Blog Archives

Processing EXIF Data

December 15, 2013
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Processing EXIF Data

I got quite inspired by the EXIF with R post on the Timely Portfolio blog and decided to do a similar analysis with my photographic database. The Data The EXIF data were dumped using exiftool. This command uses some of the powerful features of the bash shell. If you are interested in seeing more about

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Contour and Density Layers with ggmap

December 13, 2013
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Contour and Density Layers with ggmap

I am busy working on a project which uses data from the World Wide Lightning Location Network (WWLLN). Specifically, I am trying to reproduce some of the results from Orville, Richard E, Gary R. Huffines, John Nielsen-Gammon, Renyi Zhang, Brandon Ely, Scott Steiger, Stephen Phillips, Steve Allen, and William Read. 2001. “Enhancement of Cloud-to-Ground Lightning

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Deriving a Priority Queue from a Plain Vanilla Queue

November 25, 2013
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Following up on my recent post about implementing a queue as a reference class, I am going to derive a Priority Queue class. Inheritance The syntax for Reference Class inheritance is quite intuitive. We need to modify only two of the methods. The most important of these is insert(), which is where all of the

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Implementing a Queue as a Reference Class

November 24, 2013
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I am working on a simulation for an Automatic Repeat-reQuest (ARQ) algorithm. After trying various options, I concluded that I would need an implementation of a queue to make this problem tractable. R does not have a native queue data structure, so this seemed like a good opportunity to implement one and learn something about

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Iterators in R

November 13, 2013
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According to Wikipedia, an iterator is “an object that enables a programmer to traverse a container”. A collection of items (stashed in a container) can be thought of as being “iterable” if there is a logical progression from one element to the next (so a list is iterable, while a set is not). An iterator

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Introduction to Fractals

November 3, 2013
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Introduction to Fractals

A short while ago I was contracted to write a short piece entitled “Introduction to Fractals”. The article can be found here. Admittedly it is hard to do justice to the topic in less than 1000 words. Both of the illustrations were created with R. Mandelbrot Set The Mandelbrot Set image was created using the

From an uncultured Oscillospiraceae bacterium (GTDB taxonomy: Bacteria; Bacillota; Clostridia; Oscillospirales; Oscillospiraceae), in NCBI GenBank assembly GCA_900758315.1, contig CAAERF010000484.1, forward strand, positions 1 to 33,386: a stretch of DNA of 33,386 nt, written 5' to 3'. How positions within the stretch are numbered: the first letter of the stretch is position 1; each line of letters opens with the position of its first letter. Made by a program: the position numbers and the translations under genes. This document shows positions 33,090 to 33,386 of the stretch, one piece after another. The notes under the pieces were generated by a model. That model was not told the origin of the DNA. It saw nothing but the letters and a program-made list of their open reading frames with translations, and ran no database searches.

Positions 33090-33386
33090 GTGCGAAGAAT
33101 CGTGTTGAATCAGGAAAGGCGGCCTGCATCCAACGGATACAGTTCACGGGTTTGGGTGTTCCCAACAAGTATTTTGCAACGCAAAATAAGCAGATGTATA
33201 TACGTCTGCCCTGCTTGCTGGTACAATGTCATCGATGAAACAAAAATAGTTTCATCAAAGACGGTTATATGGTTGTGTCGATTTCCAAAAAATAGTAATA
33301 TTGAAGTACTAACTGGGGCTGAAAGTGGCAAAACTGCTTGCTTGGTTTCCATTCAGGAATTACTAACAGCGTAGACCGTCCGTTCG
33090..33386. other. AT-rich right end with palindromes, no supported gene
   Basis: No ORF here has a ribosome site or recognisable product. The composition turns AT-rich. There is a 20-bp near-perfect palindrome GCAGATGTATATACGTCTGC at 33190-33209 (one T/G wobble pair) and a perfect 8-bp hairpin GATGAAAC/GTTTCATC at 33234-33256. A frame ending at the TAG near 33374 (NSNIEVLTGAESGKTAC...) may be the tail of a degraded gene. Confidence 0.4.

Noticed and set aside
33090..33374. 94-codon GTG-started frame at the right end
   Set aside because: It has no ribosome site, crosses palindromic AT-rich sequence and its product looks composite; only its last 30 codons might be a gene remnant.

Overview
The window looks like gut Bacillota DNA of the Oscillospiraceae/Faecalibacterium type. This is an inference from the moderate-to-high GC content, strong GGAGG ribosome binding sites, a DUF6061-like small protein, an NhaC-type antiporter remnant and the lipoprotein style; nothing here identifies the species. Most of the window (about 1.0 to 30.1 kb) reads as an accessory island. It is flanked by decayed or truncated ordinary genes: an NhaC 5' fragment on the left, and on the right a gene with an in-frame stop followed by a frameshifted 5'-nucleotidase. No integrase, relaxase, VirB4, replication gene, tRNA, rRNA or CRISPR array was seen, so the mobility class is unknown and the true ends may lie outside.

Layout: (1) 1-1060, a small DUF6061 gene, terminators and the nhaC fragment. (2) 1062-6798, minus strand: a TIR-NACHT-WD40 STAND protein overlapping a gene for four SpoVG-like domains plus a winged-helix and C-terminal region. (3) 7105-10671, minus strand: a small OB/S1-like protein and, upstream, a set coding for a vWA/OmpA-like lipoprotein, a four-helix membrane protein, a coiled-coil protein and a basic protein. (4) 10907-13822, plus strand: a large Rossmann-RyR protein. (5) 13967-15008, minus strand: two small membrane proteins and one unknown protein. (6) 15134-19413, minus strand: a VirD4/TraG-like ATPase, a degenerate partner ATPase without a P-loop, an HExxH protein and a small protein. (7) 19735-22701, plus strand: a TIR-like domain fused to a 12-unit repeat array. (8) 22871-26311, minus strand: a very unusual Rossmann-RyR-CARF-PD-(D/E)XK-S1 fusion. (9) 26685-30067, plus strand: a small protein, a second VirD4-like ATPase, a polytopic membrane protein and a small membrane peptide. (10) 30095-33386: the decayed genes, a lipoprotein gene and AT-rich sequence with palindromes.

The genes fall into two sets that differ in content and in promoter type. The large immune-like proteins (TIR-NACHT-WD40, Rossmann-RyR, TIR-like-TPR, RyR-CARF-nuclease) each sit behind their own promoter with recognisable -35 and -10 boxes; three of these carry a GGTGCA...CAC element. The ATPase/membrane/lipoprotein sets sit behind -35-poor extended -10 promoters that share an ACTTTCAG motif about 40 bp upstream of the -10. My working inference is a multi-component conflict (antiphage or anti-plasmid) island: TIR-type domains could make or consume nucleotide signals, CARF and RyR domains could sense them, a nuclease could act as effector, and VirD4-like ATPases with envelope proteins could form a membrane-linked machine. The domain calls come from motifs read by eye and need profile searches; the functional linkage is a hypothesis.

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Percolation Threshold: Including Next-Nearest Neighbours

November 1, 2013
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Percolation Threshold: Including Next-Nearest Neighbours

In my previous post about estimating the Percolation Threshold on a square lattice, I only considered flow from a given cell to its four nearest neighbours. It is a relatively simple matter to extend the recursive flow algorithm to include other configurations as well. Malarz and Galam (2005) considered the problem of percolation on a

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Percolation Threshold on a Square Lattice

October 29, 2013
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Percolation Threshold on a Square Lattice

Manfred Schroeder touches on the topic of percolation a number of times in his encyclopaedic book on fractals (Schroeder, M. (1991). Fractals, Chaos, Power Laws: Minutes from an Infinite Paradise. W H Freeman & Company.). Percolation has numerous practical applications, the most interesting of which (from my perspective) is the flow of hot water through

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R package for effect size calculations for psychology researchers

October 19, 2013
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Dan Gerlanc writes: I read your post the other day on helping psychologists do research and thought you might be interested in our R package, “bootES”, for robust effect size calculation and confidence interval estimation using resampling techniques. The package provides The post R...

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Plotting Times of Discrete Events

October 19, 2013
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Plotting Times of Discrete Events

I recently enjoyed reading O’Hara, R. B., & Kotze, D. J. (2010). Do not log-transform count data. Methods in Ecology and Evolution, 1(2), 118–122. doi:10.1111/j.2041-210X.2010.00021.x. The article prompted me to think about processes involving discrete events and how these might be presented graphically. I am not talking about counts (which are well represented by a

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